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We owe it to our forefathers


We owe it to our forefathers

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THE CELEBRATION of this country’s 50th year of Independence is just a few days away and the planners seem to be working assiduously to ensure that Barbadians will be satisfied with how they spent the significant sum of money allocated to this project.

As would be expected, there are some who seek a justification as to why it was necessary, at a time when the Barbados economy is facing its most difficult decade – to expend over $8 million to raise a flag that had been already raised for significantly less on an occasion that to many seemed more important in the history of our country.

I happened to have been on Bay Street as Barbadians – young and old – were making their journey to the Garrison Savannah to witness our national Flag being raised, signalling the moment when we could all stand at attention with pride, singing our own National Anthem written and composed by Barbadians and at the end, soldier and civilian, saluted our Flag with pride.

The walk away from the Garrison was one filled with mixed emotions, because even then people were unsure as to what this new era in our life would hold for us, as 300 years of singing God Save the King/Queen would be hard to release from our still colonial thinking brains. Within months, we were reluctantly rising when our National Anthem was being played; today we neither stand, sing, be silent, nor salute in respect to either our Flag or Anthem.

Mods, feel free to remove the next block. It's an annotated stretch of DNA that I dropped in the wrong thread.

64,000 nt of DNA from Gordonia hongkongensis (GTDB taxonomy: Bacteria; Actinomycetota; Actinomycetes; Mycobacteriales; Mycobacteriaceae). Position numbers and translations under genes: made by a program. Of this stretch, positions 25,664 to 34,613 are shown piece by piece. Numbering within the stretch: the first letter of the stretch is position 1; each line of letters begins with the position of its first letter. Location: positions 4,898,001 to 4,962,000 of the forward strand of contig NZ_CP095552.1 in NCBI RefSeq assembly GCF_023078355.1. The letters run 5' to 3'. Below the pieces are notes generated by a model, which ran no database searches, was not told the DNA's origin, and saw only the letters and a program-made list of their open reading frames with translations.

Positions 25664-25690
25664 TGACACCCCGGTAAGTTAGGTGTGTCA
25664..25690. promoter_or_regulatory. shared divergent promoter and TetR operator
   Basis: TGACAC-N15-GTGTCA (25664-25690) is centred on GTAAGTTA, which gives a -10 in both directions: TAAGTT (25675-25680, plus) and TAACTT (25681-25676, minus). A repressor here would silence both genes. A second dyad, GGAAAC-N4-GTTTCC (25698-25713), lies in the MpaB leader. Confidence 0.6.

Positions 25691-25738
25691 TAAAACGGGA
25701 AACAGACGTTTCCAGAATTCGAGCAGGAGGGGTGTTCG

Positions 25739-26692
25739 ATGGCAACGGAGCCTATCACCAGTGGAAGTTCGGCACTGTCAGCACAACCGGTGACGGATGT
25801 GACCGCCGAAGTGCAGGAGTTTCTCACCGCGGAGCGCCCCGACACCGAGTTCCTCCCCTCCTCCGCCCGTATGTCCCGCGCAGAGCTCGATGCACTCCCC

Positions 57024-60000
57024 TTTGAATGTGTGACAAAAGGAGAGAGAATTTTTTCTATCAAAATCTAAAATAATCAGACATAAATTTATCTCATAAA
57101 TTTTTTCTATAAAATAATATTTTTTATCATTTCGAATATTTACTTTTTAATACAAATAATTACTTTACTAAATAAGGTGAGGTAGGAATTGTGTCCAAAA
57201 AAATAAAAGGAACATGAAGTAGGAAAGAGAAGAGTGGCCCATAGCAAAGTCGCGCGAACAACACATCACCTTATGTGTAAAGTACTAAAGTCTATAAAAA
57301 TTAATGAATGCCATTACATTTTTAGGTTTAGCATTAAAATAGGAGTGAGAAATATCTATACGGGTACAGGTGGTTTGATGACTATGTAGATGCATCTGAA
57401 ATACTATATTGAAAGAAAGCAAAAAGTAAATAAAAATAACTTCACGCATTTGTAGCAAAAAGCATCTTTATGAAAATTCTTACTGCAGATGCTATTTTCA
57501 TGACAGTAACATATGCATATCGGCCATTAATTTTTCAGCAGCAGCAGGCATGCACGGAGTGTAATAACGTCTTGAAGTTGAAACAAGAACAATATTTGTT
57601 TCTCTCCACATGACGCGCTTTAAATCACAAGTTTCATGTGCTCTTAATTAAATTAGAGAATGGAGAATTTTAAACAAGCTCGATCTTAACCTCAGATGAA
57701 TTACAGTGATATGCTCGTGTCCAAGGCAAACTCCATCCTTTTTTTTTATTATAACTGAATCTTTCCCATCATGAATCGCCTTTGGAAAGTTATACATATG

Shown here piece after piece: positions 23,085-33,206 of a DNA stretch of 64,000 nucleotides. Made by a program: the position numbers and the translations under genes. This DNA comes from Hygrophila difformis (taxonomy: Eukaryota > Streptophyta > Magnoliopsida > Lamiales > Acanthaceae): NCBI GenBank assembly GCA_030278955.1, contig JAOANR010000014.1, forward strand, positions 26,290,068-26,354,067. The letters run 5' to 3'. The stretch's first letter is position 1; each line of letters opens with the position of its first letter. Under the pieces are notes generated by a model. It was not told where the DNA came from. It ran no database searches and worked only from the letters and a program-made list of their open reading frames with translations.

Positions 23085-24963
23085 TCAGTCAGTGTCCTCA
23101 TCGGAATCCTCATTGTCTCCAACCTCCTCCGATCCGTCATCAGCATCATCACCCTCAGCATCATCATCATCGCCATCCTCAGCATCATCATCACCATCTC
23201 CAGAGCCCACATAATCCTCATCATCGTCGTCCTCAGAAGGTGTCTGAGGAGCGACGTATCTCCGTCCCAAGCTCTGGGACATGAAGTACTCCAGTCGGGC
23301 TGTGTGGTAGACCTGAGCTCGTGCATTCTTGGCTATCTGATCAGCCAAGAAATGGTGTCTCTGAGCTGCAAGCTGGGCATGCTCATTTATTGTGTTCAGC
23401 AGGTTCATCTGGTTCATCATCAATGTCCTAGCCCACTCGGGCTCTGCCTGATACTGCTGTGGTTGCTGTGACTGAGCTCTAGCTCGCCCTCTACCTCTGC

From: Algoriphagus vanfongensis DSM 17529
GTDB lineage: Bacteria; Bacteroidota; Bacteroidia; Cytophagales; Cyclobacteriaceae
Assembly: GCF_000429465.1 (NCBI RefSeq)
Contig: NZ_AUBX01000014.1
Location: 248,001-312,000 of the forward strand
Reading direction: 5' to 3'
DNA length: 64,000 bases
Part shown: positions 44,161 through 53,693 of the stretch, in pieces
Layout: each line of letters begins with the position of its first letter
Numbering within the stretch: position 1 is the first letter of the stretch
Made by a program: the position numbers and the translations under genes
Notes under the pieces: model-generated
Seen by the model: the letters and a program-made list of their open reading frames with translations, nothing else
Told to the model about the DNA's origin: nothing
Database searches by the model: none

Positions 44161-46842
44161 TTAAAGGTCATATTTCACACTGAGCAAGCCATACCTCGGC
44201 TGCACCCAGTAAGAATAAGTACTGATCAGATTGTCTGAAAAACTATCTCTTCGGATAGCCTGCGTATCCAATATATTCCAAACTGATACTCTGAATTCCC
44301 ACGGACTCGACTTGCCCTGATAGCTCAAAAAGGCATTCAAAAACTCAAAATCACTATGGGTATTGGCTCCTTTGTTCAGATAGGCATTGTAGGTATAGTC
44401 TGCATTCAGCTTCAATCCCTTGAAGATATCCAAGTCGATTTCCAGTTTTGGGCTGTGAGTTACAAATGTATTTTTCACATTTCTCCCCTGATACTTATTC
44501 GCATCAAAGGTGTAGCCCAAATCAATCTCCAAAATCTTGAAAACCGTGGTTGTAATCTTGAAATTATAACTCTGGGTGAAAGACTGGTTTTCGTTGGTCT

Why? Because we have not trained our children to understand the true meaning of becoming independent or the many things we have achieved, the shackles we have dismantled, the colonial landmarks to which we were bound; the non-military “yes sirs” and “no sirs” our parents were ordered to obey, still cling tenaciously to us a part of our very being.

Next week we will attempt to reincarnate the meaning of Independence. The planners are trying so hard to make it a political memory rather than a national victory that they seek to omit parts of and names of people who sacrificed themselves in the battle that was fought and won – the battle that brought us from being undervalued cash-boys to managers. Yes, it may be hard for some of us to be a part of the shallow festivities, but that is not because we disrespect the memory; it is because those recalling the memories seem to want to disrespect all the craftsmen of our fate.

Let us in a few days pick up the pen laid down by Bussa, Adams, Barrow and the many others, and begin again to write our name on history’s page, strict guardians of our heritage, setting the path to become firm craftsmen of our fate; leaving none behind.

We owe it to all who crossed the sea chained to work, fought in the world wars that ensured we were not disadvantaged, built this nation and took us into Independence.